In Professor James Hall, Chair of the Department of Philosophy at the University of Richmond, you have an unusually qualified teacher. The son of a Baptist minister (who himself later became a university professor), Professor Hall first trained at a seminary before taking his doctorate in philosophy and embarking on a teaching career nearly 40 years ago.

I listen to a lot of preachers and apologists, and I read a lot of Christian apologetics and atheist/agnostic apologetics, and half the podcasts I download have to do with these topics. So, as you can see, the idea of the philosophy of religion interests me … but, believe it or not, I never took a Philosophy of Religion course in college. I think it’s about time I took one.

Iliad of Homer

When John Keats first read Chapman's translation of the epics of "deep-brow'd Homer," he was so overwhelmed, so overcome with the joy of discovery, that he compared his experience to finding "a new planet."

When you join Professor Elizabeth Vandiver for these lectures on the Iliad, you come to understand what enthralled Keats and has gripped so many readers of Homer.

Dr. Vandiver is a recipient of the American Philological Association's Excellence in Teaching Award—the most prestigious teaching award available to American classicists—and several other major honors for teaching excellence.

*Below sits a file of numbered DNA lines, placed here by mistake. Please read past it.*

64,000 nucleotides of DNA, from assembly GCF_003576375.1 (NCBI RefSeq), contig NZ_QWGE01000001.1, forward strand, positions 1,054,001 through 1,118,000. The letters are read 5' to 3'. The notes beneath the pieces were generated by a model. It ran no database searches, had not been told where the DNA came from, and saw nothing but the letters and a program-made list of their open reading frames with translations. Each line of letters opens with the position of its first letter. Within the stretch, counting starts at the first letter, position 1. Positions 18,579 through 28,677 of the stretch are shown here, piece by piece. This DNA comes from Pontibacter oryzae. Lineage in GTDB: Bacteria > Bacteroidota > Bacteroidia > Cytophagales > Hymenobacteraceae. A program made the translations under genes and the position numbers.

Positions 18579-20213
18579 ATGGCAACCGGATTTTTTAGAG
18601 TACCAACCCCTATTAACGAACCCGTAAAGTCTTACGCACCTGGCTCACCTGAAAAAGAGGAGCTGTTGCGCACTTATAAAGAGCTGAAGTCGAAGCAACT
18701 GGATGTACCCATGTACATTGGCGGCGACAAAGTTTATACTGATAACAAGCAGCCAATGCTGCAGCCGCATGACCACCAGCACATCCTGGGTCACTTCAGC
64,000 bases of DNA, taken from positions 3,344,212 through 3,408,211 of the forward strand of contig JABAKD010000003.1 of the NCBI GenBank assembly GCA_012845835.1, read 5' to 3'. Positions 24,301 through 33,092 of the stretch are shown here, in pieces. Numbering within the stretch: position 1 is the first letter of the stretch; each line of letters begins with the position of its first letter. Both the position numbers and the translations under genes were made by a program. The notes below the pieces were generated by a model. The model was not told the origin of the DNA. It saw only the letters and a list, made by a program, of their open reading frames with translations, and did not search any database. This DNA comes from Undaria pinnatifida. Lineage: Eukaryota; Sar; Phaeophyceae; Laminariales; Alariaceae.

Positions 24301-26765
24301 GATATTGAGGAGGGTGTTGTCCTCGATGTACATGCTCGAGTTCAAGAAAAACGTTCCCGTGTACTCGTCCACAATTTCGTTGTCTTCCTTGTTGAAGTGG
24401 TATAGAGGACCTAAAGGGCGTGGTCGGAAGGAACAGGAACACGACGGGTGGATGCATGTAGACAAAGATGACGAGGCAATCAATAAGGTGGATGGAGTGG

Her compelling look at this epic masterpiece—whether it is the work of many or indeed the "vision" of a blind poet who nevertheless saw more deeply into the human heart than almost anyone before or since—demonstrates why she is held in such immense regard.

Like most English majors, I’m familiar with Homer’s Iliad, but I’ve never read the entire thing cover to cover. I have a copy of it, of course, plus a companion study guide, that I started reading a couple of summers ago, but I kept thinking it would be so much more fun to study it as part of a class, with an expert who can provide more food for thought than I can come up with myself. This course will allow me to do that.

Oh, I love playing school. More than anything. Which course do you think I should take this summer?

Wednesday, May 27, 2009

Prenatal Appointment Today